& \Rightarrow y-3=\dfrac{-1}{3}x \\
\end{align}$
Let us take the coefficient of x to the RHS.
$\Rightarrow -3\left( y-3 \right)=x$
We have to apply distributive property on the LHS.
$\begin{align}
  & \Rightarrow -3\times y-\left( -3 \right)\times 3=x \\
 & \Rightarrow -3y+9=x \\
\end{align}$
Let us take the terms in the LHS to the RHS.
$\Rightarrow x+3y-9=0...\left( iii \right)$
Now, let us find the equation of the line BC. We are given the points \[B=\left( -2,0 \right)\text{ and }C=\left( 6,1 \right)\] .
$\begin{align}
  & \Rightarrow y-0=\dfrac{1-0}{6-\left( -2 \right)}\left( x-\left( -2 \right) \right) \\
 & \Rightarrow y=\dfrac{1}{6+2}\left( x+2 \right) \\
 & \Rightarrow y=\dfrac{1}{8}\left( x+2 \right) \\
\end{align}$
Let us take $\dfrac{1}{8}$ to the LHS.
$\Rightarrow 8y=x+2$
We have to take 8y to the RHS.
$\Rightarrow x-8y+2=0...\left( iv \right)$
Let us consider an equation of a line $ax+by+c=0$ and a point $\left( {{x}_{1}},{{y}_{1}} \right)$ , then $a{{x}_{1}}+b{{y}_{1}}+c<0$ if the point $\left( {{x}_{1}},{{y}_{1}} \right)$ is below the line and $a{{x}_{1}}+b{{y}_{1}}+c>0$ if the point $\left( {{x}_{1}},{{y}_{1}} \right)$ is above the line.
So let us consider the point $\left( t,t+1 \right)$ . We can see that this point is below the line AB Therefore, we will consider the inequality $a{{x}_{1}}+b{{y}_{1}}+c<0$ . Let us substitute $x=t$ and $y=t+1$ in the equation (ii).
$\begin{align}
  & \Rightarrow 3t-2\left( t+1 \right)+6<0 \\
 & \Rightarrow 3t-2t-2+6<0 \\
 & \Rightarrow t+4<0 \\
\end{align}$
Let us take 4 to the RHS.
$\Rightarrow t<-4...\left( v \right)$
Now, we have to consider the point $\left( t,t+1 \right)$ which is below the line AC. Let us substitute $x=t$ and $y=t+1$ in the equation (iii).
$\begin{align}
  & \Rightarrow t+3\left( t+1 \right)-9<0 \\
 & \Rightarrow t+3t+3-9<0 \\
 & \Rightarrow 4t-6<0 \\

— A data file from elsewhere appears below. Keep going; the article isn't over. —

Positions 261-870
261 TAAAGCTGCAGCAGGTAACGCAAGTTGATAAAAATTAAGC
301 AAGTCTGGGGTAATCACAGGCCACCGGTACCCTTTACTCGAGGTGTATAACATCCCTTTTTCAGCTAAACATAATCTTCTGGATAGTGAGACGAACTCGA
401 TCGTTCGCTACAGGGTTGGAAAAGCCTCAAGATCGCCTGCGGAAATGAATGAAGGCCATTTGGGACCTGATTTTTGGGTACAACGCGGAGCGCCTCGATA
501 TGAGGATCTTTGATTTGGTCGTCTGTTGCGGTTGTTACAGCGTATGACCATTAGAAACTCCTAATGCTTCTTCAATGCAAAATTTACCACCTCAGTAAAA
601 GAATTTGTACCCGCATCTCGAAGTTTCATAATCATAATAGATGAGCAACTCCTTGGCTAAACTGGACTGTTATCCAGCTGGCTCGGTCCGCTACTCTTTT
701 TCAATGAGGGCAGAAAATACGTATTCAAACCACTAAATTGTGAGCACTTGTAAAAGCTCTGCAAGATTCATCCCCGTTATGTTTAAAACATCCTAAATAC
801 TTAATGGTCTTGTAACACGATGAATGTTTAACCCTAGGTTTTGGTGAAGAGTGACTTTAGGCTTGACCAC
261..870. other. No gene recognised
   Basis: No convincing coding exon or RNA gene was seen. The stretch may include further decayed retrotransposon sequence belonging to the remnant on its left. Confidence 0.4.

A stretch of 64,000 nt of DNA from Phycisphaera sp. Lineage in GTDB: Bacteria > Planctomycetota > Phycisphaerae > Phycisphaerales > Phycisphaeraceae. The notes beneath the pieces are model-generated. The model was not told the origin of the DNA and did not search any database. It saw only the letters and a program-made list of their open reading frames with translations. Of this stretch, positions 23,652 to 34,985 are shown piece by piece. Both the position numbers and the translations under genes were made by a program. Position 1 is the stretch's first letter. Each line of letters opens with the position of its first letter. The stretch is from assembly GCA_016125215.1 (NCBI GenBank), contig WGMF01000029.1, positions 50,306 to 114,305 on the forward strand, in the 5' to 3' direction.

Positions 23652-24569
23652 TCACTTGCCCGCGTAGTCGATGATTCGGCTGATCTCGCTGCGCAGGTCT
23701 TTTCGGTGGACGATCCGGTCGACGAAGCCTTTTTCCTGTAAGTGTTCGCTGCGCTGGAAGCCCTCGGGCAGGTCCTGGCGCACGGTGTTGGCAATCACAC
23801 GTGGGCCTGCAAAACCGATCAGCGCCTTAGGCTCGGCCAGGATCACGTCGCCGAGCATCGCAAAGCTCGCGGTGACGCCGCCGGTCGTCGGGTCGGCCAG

\end{align}$
Let us take -6 to the RHS.
$\Rightarrow 4t<6$
We have to take 4 to the RHS.
$\begin{align}
  & \Rightarrow t<\dfrac{6}{4} \\
 & \Rightarrow t<\dfrac{3}{2}...\left( vi \right) \\
\end{align}$
Now, let us consider the point $\left( t,t+1 \right)$ which is above the line BC. Therefore, we will consider the inequality $a{{x}_{1}}+b{{y}_{1}}+c>0$ . Let us substitute $x=t$ and $y=t+1$ in the equation (iv).
$\begin{align}
  & \Rightarrow t-8\left( t+1 \right)+2>0 \\
 & \Rightarrow t-8t-8+2>0 \\
 & \Rightarrow -7t-6>0 \\
\end{align}$
Let us take -6 to the RHS.
$\begin{align}
  & \Rightarrow -7t>0+6 \\
 & \Rightarrow -7t>6 \\
\end{align}$
We have to take the coefficient of t to the RHS.
$\Rightarrow t<-\dfrac{6}{7}..\left( vii \right)$
From (v), (vi) and (vii), we can write $t<-4$ or $t\in \left( -\infty , -4 \right)$ .
Hence, the value of t must be such that $t\in \left( -\infty , -4 \right)$ .

Note: Students must be through with the general formula of equation of a line joining two points. They must carefully put the appropriate inequality to find the value of t. They must note that we used open brackets in the final value of t because the inequality sign is not a ‘greater than or equal to’ sign or ‘less than or equal to’ sign.